2023 is the year of the foldable phone — but the iPhone 15 Pro Max will still be the best phone

iPhone 15 Pro Max
(Image credit: Ice Universe / Twitter)

Even with all the exciting updates in the foldable phones world, I still can't see a way that any of them are going to beat the iPhone 15 Pro Max as an overall phone. Yes, we've still got a couple of months until we expect to see the new iPhone 15 series, but unless something very unexpected happens, Apple's still probably got this in the bag.

2023 is already looking like one of the best years for foldable phones since they were introduced to phone buyers. We've already had the Google Pixel Fold and Motorola Razr+ impress us, plus the Honor Magic Vs, Oppo Find N2 Flip, or the full-size Oppo Find N2 are excellent too, even if they're a bit harder to get a hold of.

That's not an end to it either. Samsung's hinted heavily at new foldables coming in July, which should end up being the Galaxy Z Fold 5 and Galaxy Z Flip 5. While these are familiar figures in the foldables world, they're still set for some worthwhile upgrades that could let Samsung retain its top spot among foldable phone makers, even with this sudden burst of competitors.

 Not enough to overthrow the iPhone 

All these movement in the foldables space is exciting, but they remain a costly, niche product. It's why I don't think it's weird to believe Apple's flagship iPhone will still dominate any foldable later this year.

Google Pixel Fold

The Google Pixel Fold (Image credit: Future)

Obviously the iPhone line has a dedicated user base, which will probably ensure the iPhone 15 as a whole sells incredibly well. But even for people happy to swap between iOS and Android for their next purchase, the iPhone 15 Pro Max is looking like a much more complete package. 

The current iPhone 14 Pro Max already offers a great blend of computing power, battery efficiency, photo quality and more, and the iPhone 15 Pro Max is lined up for upgrades like a new, more powerful chipset, a USB-C charging port and a better telephoto camera. None are quite as big a deal as being able to fold a phone in half, but they're features I imagine the majority of users prioritize.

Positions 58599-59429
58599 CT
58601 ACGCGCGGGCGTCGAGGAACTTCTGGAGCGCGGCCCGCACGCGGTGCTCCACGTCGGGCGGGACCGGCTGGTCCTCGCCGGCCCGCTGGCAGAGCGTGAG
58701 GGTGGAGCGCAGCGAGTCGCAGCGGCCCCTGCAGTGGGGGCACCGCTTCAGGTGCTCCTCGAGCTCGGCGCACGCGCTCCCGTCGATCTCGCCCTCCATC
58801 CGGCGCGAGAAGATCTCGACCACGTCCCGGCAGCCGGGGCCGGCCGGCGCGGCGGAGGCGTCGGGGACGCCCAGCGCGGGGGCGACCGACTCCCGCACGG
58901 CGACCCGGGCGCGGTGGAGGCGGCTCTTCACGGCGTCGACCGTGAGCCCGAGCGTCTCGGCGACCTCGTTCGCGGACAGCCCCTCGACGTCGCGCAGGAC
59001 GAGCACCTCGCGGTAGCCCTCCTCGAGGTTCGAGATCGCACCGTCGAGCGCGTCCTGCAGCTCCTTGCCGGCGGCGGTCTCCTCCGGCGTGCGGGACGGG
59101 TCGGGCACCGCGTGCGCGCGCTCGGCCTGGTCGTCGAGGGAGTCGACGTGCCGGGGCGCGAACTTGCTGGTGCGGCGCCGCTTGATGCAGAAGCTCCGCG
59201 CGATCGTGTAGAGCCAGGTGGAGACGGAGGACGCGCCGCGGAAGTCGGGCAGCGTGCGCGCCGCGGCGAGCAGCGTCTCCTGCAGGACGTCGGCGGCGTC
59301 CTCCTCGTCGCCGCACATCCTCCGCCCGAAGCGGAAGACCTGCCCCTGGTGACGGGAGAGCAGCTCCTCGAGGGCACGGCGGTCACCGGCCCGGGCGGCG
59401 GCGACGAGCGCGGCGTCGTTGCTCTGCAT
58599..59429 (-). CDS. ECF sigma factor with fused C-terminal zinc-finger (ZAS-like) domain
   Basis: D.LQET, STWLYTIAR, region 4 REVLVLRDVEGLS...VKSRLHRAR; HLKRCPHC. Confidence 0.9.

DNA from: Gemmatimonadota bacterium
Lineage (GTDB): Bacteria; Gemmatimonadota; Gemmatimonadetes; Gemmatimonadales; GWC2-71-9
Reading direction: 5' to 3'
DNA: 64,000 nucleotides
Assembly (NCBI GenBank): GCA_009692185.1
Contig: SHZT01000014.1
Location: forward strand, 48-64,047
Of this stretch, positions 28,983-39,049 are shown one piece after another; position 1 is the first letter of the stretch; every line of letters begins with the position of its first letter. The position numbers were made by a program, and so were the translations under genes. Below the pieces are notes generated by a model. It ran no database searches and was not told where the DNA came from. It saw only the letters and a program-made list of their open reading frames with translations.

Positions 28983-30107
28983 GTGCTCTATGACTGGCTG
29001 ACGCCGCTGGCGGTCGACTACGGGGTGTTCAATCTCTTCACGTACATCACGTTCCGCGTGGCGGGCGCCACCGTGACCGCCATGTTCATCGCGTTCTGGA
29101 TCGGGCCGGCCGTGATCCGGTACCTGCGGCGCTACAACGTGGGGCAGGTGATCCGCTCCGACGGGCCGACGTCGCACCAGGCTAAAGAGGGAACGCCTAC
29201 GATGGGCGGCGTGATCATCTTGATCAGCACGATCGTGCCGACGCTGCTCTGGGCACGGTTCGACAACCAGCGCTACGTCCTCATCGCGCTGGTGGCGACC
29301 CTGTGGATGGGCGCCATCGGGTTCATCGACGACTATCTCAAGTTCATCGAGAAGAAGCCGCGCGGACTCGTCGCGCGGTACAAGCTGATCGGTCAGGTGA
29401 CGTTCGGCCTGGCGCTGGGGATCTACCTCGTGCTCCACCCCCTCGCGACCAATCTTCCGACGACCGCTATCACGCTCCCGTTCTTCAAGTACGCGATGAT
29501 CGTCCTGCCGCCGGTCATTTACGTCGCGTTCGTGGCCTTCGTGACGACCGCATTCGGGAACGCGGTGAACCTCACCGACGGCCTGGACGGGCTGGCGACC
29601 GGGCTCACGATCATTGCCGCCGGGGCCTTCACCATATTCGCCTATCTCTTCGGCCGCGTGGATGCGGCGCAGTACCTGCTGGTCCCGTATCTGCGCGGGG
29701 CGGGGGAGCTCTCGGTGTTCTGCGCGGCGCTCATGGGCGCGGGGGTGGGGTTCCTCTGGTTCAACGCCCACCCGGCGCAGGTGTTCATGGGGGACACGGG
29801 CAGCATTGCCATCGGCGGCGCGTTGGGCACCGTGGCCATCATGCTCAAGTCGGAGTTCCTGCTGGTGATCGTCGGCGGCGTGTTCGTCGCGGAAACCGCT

Even setting the feature difference aside, the price is probably enough of a motivation to go iPhone rather than foldable. Flagship foldables like the Pixel Fold or Galaxy Z Fold cost around $1,600, which is the same as the highest-spec iPhone 14 Pro Max with a whole terabyte of storage on board.

Motorola Razr+ flex video mode shows off clock with the external display.

The Motorola Razer Plus (Image credit: Future)

Even if the iPhone 15 Pro Max's rumored price hike goes through, and adds another couple of hundred dollars to the price, it'll still be cheaper than these foldable rivals.

You can find foldables closer in price or even cheaper than the iPhone, generally clamshell-style foldables like the Razr+ and the Galaxy Z Flip line. But these have to sacrifice battery capacity and cameras in order to fit in a second outer display and the all-important hinge, which hurt their chances at being all-round performance stars.

Even if the iPhone 15 Pro Max doesn't convince you in particular, there are plenty of other alternatives to look at before considering a foldable. The Samsung Galaxy S23 Ultra, OnePlus 11 and Google Pixel 7 Pro are all worth looking at, even if Apple's ultimate iPhone for 2023 is still shaping up to defeat them all.

There's still time for team foldable to improve its chances. For instance, the mysterious OnePlus V Fold could turn things around, or the Galaxy Z Fold 5 could make a whole bunch of changes that the rumormongers have not told us about yet. Maybe the iPhone Flip will astonish everyone by arriving earlier than expected and with a whole bunch of well-designed features.

But as things stand, foldables still have a way to go before they're a genuine competitor for standard flagship phones like the iPhone 15 Pro Max, and not an expensive alternative for a particular type of tech-savvy user.

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Richard Priday
Assistant Phones Editor

Richard is based in London, covering news, reviews and how-tos for phones, tablets, gaming, and whatever else people need advice on. Following on from his MA in Magazine Journalism at the University of Sheffield, he's also written for WIRED U.K., The Register and Creative Bloq. When not at work, he's likely thinking about how to brew the perfect cup of specialty coffee.